We have all heard the saying, “There’s never time to do it right but there is always time to do it over.” This is as true for Unified Communication deployment as it is anything else. Today I was talking to a gentleman that had recently started a new job managing a Cisco Unified Communications system. He mentioned to me that one of his largest headaches is how the calling search spaces and partitions are organized. OK, maybe the word organized is being a bit generous. This made me start to think… how many times have I heard this?
Calling search spaces and partitions are arguably one of the most important concepts to master in a Cisco Unified Communications environment. While they can seem complicated at first, they are fairly simple when you get down to the core of what they are and how they work.
As you may know, calling search spaces and partitions are used to create class of services within CUCM. For those that aren’t familiar these concepts think of it this way: a partition is assigned to a number. In order for a device to reach that number, they must have the number’s partition listed in their calling search spaces. A simple analogy is that of locks and keys. The partition is the lock; the calling search space is the key chain. If you have the key to the lock, you can reach the destination. I am not going to go any further into the explanation at this point as this is not the focus of this post. The focus is that of proper planning and organization of calling search spaces and partitions.
Let’s start with planning. Since calling search spaces and partitions determine which numbers various devices can reach, you first need to determine what types of numbers your dial plan will consist of. A typical dial pan consists of at least five types of destination numbers. These are:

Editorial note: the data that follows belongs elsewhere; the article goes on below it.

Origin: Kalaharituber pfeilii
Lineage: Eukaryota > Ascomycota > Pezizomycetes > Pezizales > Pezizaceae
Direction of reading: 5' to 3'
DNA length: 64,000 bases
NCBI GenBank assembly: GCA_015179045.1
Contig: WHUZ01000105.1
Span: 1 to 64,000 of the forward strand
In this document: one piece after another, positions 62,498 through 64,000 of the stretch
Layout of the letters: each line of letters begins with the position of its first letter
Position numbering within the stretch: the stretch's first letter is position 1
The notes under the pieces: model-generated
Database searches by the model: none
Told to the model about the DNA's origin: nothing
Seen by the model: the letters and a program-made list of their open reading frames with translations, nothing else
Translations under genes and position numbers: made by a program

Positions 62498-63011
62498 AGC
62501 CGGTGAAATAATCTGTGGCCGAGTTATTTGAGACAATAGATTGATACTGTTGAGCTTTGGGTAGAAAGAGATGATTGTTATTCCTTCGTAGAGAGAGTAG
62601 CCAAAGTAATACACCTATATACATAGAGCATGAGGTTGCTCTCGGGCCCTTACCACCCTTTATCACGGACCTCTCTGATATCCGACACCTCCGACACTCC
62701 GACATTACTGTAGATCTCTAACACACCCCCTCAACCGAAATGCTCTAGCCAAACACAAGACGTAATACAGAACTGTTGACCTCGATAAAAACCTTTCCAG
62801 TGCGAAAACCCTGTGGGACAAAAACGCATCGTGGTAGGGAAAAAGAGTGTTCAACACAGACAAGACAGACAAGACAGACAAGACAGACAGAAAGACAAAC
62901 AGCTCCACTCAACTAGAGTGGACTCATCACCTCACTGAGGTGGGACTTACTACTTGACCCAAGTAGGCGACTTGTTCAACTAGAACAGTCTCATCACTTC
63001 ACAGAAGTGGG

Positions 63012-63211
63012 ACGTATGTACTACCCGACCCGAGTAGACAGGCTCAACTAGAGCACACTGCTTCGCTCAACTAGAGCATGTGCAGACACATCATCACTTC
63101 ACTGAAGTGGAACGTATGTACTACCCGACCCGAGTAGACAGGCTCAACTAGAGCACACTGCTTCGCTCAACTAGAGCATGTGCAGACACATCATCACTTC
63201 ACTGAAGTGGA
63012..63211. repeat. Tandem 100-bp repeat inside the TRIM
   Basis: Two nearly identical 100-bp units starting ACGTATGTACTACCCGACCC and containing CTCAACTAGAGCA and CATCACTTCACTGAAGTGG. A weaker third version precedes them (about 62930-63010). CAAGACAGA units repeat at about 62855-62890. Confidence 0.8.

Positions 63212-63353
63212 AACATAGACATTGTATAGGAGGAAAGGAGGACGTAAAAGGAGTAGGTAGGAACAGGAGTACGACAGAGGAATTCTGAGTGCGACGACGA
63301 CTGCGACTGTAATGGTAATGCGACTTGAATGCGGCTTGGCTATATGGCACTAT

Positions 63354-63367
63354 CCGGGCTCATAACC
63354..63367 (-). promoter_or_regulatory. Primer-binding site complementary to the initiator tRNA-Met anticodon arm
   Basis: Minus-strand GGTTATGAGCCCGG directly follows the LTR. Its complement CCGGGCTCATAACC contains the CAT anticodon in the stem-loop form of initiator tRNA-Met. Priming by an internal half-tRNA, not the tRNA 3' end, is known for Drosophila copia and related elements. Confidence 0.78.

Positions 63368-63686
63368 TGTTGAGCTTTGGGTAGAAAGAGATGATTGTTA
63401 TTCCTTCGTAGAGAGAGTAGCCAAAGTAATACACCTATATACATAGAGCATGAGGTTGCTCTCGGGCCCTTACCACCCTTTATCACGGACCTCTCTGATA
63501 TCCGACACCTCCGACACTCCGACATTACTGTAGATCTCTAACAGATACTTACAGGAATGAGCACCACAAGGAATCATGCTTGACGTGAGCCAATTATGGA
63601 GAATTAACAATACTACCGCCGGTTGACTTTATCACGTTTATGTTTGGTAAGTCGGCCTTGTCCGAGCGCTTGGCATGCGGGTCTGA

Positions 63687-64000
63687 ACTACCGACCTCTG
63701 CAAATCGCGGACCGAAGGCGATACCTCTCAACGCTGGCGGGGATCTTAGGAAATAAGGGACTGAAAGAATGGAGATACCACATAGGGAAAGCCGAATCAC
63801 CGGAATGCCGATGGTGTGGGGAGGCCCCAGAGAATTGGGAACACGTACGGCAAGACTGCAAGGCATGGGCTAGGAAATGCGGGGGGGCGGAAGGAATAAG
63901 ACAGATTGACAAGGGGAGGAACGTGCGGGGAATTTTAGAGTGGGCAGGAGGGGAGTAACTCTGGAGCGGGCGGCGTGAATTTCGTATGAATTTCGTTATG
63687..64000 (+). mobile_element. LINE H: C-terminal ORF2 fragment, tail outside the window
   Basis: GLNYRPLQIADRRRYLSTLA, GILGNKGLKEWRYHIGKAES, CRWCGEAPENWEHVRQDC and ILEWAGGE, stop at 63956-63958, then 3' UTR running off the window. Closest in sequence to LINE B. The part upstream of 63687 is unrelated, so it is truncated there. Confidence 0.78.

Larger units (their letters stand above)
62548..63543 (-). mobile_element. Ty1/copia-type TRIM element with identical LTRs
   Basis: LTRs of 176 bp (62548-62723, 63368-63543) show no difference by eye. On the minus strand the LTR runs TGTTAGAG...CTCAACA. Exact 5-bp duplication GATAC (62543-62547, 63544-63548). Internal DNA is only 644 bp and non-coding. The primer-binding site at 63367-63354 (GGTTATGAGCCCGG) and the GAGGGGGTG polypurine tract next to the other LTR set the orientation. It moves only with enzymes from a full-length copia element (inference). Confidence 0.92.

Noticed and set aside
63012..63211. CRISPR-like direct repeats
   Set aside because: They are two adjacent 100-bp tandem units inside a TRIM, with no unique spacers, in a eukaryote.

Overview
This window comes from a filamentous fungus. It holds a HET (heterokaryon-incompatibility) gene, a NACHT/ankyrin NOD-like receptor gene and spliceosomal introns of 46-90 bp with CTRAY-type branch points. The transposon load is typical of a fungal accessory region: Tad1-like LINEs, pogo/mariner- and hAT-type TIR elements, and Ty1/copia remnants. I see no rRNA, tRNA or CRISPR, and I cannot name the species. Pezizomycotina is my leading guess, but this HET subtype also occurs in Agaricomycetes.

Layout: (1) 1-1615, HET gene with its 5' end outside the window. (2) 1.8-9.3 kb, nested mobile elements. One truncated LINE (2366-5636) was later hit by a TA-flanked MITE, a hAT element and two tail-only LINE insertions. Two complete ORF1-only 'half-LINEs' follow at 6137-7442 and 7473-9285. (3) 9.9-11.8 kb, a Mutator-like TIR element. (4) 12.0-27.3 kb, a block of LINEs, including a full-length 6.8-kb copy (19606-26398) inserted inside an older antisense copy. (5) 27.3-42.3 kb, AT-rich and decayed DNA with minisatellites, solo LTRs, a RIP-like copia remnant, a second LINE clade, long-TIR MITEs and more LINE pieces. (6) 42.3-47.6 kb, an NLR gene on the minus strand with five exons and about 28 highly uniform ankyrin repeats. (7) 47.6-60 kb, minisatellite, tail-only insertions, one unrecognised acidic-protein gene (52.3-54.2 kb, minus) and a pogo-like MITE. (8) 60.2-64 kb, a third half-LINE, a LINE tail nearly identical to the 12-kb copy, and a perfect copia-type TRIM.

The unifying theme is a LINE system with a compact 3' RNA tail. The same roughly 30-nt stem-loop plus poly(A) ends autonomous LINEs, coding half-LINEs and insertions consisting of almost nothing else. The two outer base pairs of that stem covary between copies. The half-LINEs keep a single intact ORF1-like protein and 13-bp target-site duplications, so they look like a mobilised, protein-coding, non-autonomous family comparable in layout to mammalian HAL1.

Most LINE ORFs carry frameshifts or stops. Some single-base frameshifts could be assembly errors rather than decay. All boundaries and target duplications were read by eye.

- Local Numbers
- Long Distance Numbers
- Toll Free Numbers
- Intra-Company Numbers
- Emergency Numbers
Your environment most likely will include other destinations so the first thing you need to do is take a long hard look at all of the types of numbers your dial plan will consist of.
Next you need to think about the type of users you have within your company and the type of calls they will need to make as part of their everyday job. It often helps to look at the different job roles within your company and group those roles together based on the type of calls each needs to make. Often many different roles will need to make the same types of calls. By grouping the roles together you can reduce the number of calling search spaces you need. For example, if you have sales, warranty and billing departments and they all make the same type of calls you can create one calling search spaces for all of them instead of one for each department.
Now, of course, you are documenting all of this while you are planning. I know the dreaded D word… I don’t know why but it seems like very few techies like to document anything. Trust me, when you get to the point of actually configuring this stuff, it will go much smoother if you have it down on paper.
Once you have a clear picture of the types of destination numbers your dial plan will require and the types of callers you have, you can start creating the partitions and calling search spaces. Create a partition for each type of destination and a calling search spaces for each type of caller. Remember to keep it as simple as you can while ensuring you have deployed the most effective and secure class of service possible.